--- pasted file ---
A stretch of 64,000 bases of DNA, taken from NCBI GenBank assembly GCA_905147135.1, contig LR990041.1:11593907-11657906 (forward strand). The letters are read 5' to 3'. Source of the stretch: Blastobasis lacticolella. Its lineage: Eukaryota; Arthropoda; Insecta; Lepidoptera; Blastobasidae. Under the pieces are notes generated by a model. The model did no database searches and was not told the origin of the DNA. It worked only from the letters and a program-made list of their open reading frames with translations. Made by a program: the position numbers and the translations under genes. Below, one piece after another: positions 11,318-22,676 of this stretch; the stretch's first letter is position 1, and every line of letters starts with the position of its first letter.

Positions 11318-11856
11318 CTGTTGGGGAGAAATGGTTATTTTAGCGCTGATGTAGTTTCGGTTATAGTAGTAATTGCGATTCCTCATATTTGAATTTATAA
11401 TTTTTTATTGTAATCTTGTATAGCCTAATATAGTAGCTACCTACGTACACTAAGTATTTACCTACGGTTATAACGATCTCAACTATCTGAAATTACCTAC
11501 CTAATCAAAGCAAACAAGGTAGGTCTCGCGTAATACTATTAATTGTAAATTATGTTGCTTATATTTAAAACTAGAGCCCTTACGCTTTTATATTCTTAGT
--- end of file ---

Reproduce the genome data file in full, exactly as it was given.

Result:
A stretch of 64,000 bases of DNA, taken from NCBI GenBank assembly GCA_905147135.1, contig LR990041.1:11593907-11657906 (forward strand). The letters are read 5' to 3'. Source of the stretch: Blastobasis lacticolella. Its lineage: Eukaryota; Arthropoda; Insecta; Lepidoptera; Blastobasidae. Under the pieces are notes generated by a model. The model did no database searches and was not told the origin of the DNA. It worked only from the letters and a program-made list of their open reading frames with translations. Made by a program: the position numbers and the translations under genes. Below, one piece after another: positions 11,318-22,676 of this stretch; the stretch's first letter is position 1, and every line of letters starts with the position of its first letter.

Positions 11318-11856
11318 CTGTTGGGGAGAAATGGTTATTTTAGCGCTGATGTAGTTTCGGTTATAGTAGTAATTGCGATTCCTCATATTTGAATTTATAA
11401 TTTTTTATTGTAATCTTGTATAGCCTAATATAGTAGCTACCTACGTACACTAAGTATTTACCTACGGTTATAACGATCTCAACTATCTGAAATTACCTAC
11501 CTAATCAAAGCAAACAAGGTAGGTCTCGCGTAATACTATTAATTGTAAATTATGTTGCTTATATTTAAAACTAGAGCCCTTACGCTTTTATATTCTTAGT